In the News
Art to Grow On is Celebrating 30 years of Creativity
Released: February 15, 2019 by the Art to Grow On general board
When you mention the name Art to Grow On an entire generation of people who grew up in the Harbor area may remember the fun artwork they created as children participating in the program. Many still have their old projects lying around – or even on display in their homes.
This year Art to Grow on is celebrating its 30-year anniversary, three decades of taking high quality art projects into our local area schools. Hundreds of volunteers in the program have helped students develop their creativity and artistic skills using real artist tools and supplies following lesson plans created by local artists.
Art to Grow On is a non-profit, art enrichment organization that serves to fill in the gap of disappearing art education in public schools. The program is currently operated by 120 parent “docents” and reaches more than 9,000 school age children, grades K-6, in 15 schools across San Pedro, Lomita, Wilmington, and Rancho Palos Verdes every year.
The program enjoys a rich and fulfilling history which originally started because of state policy changes ranging back five decades. In 1970, passage of the Ryan Act eliminated art and music credential requirements for teachers. Today, as a result, the vast majority of K-8 classroom teachers have had little or no professional training in the visual and performing arts.
Then in 1978 California voters passed Proposition 13 which cut property taxes that in large part had gone to fund local school programs. In addition to losing school librarians, after school programs, and supplemental education, the fallout from the legislation virtually eliminated all dedicated art and music specialists in elementary schools.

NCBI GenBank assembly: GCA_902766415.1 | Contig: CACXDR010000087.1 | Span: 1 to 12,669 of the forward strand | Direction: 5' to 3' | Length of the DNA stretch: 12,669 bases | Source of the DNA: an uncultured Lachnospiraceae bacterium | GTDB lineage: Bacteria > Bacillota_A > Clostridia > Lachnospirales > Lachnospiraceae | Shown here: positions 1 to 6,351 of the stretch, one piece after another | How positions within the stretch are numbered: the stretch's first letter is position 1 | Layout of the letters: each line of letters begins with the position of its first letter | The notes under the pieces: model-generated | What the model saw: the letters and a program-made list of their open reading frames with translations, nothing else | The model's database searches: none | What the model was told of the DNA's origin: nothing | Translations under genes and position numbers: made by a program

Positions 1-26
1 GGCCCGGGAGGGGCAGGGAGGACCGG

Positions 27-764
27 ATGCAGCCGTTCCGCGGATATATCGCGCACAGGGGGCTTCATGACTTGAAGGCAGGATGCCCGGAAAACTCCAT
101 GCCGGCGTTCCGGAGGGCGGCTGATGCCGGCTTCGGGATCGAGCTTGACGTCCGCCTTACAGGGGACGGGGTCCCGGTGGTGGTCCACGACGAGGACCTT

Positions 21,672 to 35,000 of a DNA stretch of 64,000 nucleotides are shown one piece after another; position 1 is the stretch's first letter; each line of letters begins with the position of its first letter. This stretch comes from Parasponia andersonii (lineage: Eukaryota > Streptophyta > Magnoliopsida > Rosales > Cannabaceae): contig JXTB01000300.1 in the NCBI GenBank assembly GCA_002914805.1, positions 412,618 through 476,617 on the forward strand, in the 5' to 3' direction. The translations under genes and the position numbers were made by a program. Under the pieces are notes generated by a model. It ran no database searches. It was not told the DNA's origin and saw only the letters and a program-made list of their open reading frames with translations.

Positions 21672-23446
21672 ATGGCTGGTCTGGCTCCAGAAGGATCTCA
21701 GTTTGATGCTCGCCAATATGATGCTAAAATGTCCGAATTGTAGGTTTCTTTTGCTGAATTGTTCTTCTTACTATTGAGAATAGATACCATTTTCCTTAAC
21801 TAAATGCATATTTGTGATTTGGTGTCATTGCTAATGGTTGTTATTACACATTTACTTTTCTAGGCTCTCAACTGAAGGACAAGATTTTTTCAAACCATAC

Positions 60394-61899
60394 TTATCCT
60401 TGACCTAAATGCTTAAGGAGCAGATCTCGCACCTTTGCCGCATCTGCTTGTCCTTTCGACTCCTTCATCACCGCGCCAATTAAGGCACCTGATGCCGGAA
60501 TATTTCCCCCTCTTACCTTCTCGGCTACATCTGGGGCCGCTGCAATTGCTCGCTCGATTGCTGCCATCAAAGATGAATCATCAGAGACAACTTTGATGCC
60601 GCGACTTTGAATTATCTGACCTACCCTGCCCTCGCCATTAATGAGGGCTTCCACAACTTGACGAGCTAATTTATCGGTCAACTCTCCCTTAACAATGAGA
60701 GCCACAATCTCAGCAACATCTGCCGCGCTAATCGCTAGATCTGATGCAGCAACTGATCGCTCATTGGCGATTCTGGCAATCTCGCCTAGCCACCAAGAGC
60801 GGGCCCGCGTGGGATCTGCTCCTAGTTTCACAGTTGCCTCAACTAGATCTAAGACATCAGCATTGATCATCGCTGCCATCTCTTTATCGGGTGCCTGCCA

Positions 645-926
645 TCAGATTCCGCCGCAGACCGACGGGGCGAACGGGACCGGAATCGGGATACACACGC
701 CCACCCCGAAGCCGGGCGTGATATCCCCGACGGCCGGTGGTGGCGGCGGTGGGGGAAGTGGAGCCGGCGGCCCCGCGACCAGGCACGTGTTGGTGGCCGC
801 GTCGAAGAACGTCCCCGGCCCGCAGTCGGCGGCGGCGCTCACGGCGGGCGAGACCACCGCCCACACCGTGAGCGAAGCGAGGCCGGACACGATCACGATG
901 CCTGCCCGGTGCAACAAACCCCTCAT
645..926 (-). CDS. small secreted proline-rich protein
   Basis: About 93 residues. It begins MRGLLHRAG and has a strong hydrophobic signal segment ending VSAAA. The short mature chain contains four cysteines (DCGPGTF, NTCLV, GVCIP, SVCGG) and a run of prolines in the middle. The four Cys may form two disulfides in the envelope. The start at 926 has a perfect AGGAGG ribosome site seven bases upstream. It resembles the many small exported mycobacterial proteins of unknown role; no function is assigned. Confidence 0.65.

As an answer to that tragic loss, a group of Palos Verdes Peninsula parents launched a non-profit art enrichment program for elementary age students that over time grew beyond the most optimistic dreams of its founders. Sponsored by the Palos Verdes Art Center, the original program in the area, Art at Your Fingertips (Art to Grow On’s sister organization) was an instant success.
In 1988 four schools in San Pedro (Crestwood, St. Peter Episcopal, South Shores and White Point) were invited to participate in a spin-off program. The group was originally sponsored by the non-profit Angel's Gate Cultural Center and the name "Art to Grow On" was chosen. The first annual show of children's art for the program opened May 19th 1990 at the Angel's Gate art gallery. That year’s theme, "The World of Imagination", included Japanese ink painting, a sculpture project and Picasso masks drawn with crayons on paper.
Since that time Art to Grow volunteers have presented over 245 unique projects to tens of thousands of students at more than 17 area elementary and middle schools. An amazing accomplishment for a program run solely by volunteers and funded by school parent organization donations and fundraisers.
Aside from Art to Grow On (San Pedro, Harbor area) and Art at Your Fingertips (Palos Verdes) there are now six programs in the South Bay area with the addition of Gateway to Art (Westchester, Culver City), Young at Art (Manhattan Beach), Adventures in Art (Torrance), and South Bay Hands on Art (Redondo Beach, Hawthorn). These groups all share the common goal of keeping quality art education in our area schools.
Art to Grow On’s school year program consists of five projects designed by local professional artists. Each project is specifically chosen by a committee of school representatives and each must fill high level requirements to be selected. “That’s what I love so much about this program. These projects aren’t just a quick construction paper craft or crayon drawings, they are real art experiences based on the work of famous artists,” says Mindy Kirton the current Project Selection Chair for ATGO. “In addition to the art piece the student gets to take home, each lesson is required to teach about an artist or art movement, art vocabulary, and also to highlight specific design skills like color theory, layout, negative and positive space, perspective, and art aesthetic. These projects are developed specifically to expose students to many different kinds of art techniques and tools, art history, and in a roundabout way helps them understand how important art and creative thinking skills are in our society today.”